Speaker: One thing I did with the notes from the workshop was use them as part of a projection that was in the gallery space as they performed particular parts of the movement in their piece serendipitously, the perfect word would appear behind them. You know the two things jelled.
Female Voice: 3: We were asking our cast to be in their underwear outdoors and that was a difficulty that we put them through –
Speaker: – but it added so much to the performance –
Female Voice 3: I really enjoy the opening scene I suppose, what we call ‘B test’ which is kind of a scrambling to find for me what is my identity, what is my skin using the soundscape that is quite urgent and overpowering and directional that performers have to find their skin and then it is about from there [unpairing] and revealing even more.
Speaker: The whole piece was very much informed by the [unintelligible 00:17:35]situation work and we went from really going from two fifteen minute performances in the gallery to a one hour cycle that we took over 4, we took 4 hours each day and it was such a physical work and emotionally draining work that there was a moment I remember in one of our pieces in ‘Punching’ and there was one session that we did where a man literally stood in amongst the whole group as they were punching and Alison and I were worried, fearing for his fate as this very physical punching sequence happened. But you know, if there was a small 2 year old crawling around at your feet as you were stomping, the stakes were very high in the performance.
Female Voice 3: And also the consideration of being in the gallery. The way we structured the piece became very much about the space that we were in and how the flow of people would work.
Yeah, because we went on this journey of feeling comfortable in our skin and then to feeling like we overloaded, we’re not even in our own skin and then how do we actually find our own skin and so it did become about identity and then feeling brave enough to be exactly who we are by the end of the performance and we had so many comments on that bravery that our audience saw. That these young people, you know some of them were, one of them was 16 up to 25 and that was so brave to stand there in their underwear at the end of the performance and say ‘this is me and I am totally okay with who I am and what you see’.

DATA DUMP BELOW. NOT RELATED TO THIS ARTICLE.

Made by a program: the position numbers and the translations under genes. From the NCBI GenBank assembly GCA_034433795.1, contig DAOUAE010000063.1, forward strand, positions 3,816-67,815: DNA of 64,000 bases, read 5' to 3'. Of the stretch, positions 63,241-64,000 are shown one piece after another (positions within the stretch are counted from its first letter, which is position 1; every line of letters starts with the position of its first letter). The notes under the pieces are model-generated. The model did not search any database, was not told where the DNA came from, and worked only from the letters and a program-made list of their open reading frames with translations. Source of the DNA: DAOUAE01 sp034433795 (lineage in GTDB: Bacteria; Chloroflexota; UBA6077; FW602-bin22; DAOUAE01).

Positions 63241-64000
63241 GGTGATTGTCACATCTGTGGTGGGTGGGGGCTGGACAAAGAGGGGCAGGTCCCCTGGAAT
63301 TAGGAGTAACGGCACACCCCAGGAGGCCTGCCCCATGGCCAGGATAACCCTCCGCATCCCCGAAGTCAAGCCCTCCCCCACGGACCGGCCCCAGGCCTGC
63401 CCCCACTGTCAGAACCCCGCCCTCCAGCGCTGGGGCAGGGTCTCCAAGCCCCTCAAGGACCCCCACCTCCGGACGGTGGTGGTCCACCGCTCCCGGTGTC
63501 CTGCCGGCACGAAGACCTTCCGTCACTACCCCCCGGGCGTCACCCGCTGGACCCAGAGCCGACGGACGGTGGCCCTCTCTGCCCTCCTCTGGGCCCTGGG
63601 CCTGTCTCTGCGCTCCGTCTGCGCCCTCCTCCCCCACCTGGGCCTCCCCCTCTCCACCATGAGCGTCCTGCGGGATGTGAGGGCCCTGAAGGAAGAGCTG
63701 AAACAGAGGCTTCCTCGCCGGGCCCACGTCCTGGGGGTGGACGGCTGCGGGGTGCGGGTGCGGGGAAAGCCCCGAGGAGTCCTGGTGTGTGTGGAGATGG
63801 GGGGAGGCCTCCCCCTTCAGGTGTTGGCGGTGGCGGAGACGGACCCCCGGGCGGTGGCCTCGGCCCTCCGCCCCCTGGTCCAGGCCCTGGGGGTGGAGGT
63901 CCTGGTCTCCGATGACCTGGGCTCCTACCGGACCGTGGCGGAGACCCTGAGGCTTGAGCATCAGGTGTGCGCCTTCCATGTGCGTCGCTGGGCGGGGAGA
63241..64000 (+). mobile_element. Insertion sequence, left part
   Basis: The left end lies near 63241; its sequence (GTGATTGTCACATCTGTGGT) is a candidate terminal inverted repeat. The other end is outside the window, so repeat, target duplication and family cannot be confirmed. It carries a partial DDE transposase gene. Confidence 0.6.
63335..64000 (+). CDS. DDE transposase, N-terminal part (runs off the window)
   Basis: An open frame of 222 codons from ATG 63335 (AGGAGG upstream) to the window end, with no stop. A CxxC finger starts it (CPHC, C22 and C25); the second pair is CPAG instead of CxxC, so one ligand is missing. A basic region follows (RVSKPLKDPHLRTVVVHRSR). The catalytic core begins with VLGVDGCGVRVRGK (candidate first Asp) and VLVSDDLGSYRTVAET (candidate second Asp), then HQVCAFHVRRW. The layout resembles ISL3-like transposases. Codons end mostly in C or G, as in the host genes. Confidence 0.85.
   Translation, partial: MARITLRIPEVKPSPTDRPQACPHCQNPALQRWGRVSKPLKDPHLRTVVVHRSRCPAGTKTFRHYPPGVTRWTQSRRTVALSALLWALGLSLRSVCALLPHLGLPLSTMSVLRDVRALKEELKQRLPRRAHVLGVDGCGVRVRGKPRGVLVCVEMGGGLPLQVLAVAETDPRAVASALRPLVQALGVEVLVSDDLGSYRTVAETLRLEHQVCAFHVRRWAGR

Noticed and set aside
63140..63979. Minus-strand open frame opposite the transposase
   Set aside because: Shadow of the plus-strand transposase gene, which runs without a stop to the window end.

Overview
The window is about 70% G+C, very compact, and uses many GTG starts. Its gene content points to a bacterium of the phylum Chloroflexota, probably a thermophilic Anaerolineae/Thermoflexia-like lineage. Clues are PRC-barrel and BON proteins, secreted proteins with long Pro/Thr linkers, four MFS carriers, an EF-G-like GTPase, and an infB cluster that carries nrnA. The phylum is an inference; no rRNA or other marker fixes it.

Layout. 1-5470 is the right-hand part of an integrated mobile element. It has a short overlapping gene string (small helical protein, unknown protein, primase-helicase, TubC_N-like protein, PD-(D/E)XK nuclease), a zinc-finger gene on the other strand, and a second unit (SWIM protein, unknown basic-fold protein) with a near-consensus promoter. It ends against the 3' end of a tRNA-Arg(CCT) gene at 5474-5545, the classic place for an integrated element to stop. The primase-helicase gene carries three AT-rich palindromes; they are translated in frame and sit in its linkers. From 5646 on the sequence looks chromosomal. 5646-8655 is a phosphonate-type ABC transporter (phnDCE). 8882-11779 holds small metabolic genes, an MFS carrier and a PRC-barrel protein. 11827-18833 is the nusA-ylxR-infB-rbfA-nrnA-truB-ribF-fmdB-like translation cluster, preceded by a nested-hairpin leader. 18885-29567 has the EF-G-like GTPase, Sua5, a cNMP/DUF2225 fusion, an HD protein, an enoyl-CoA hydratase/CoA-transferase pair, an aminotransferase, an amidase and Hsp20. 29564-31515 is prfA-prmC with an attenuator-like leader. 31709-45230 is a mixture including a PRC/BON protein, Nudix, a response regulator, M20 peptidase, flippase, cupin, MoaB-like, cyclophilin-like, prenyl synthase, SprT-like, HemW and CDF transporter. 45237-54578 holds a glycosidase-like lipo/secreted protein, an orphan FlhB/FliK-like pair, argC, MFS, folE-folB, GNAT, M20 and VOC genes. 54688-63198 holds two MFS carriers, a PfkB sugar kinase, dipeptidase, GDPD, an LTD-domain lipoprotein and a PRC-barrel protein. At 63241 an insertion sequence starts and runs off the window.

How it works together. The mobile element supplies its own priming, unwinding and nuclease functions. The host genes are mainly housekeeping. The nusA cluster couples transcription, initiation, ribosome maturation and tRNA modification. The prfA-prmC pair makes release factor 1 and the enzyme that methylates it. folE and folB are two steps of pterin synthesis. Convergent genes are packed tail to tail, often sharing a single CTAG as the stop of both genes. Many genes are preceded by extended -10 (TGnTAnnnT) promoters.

Male Voice: Here it is, here I am.
Speaker: What was really interesting too was watching the audience watching each other watching the performance, watching the artworks. It was a complex dynamic. Some people were really uncomfortable because they don’t expect to encounter a performance in an art gallery in that way, other people revelled in it. So that was very interesting as well. One woman who actually was here for a conference saw the performance during her lunchtime, followed them into the exhibition and was moved to tears. The idea of exposure of the self and the level of risk and vulnerability that is required to be truly oneself in one’s skin, not just to disrobe but to reveal, I think that was the most arresting component of what they did and I think it was the most enriching component of what they did in relation to the way in which this collection of portraits speaks to us.
Female Voice 3: That really came to a climax at the end of the performance, a turn around, standing against the title wall and speak directly to the audience and to each other.
Female Voice 4: The hardest thing for me right now is to straighten up with my tummy and my backpack and my blocked nose and my fat lips and this voice, straighten up and be –
Female Voice 3: It was incredibly moving and you could see people’s reactions to that to the extent of … you know and even when they spoke to each other it was just perfectly balanced. One of them saying to the other ‘can we please leave now?’ basically. It was really beautifully done and that really made it an incredibly well rounded and satisfying piece of drama.
Female Voice 4: I want to walk away and I want to do it again and again and again, Josh hurry up.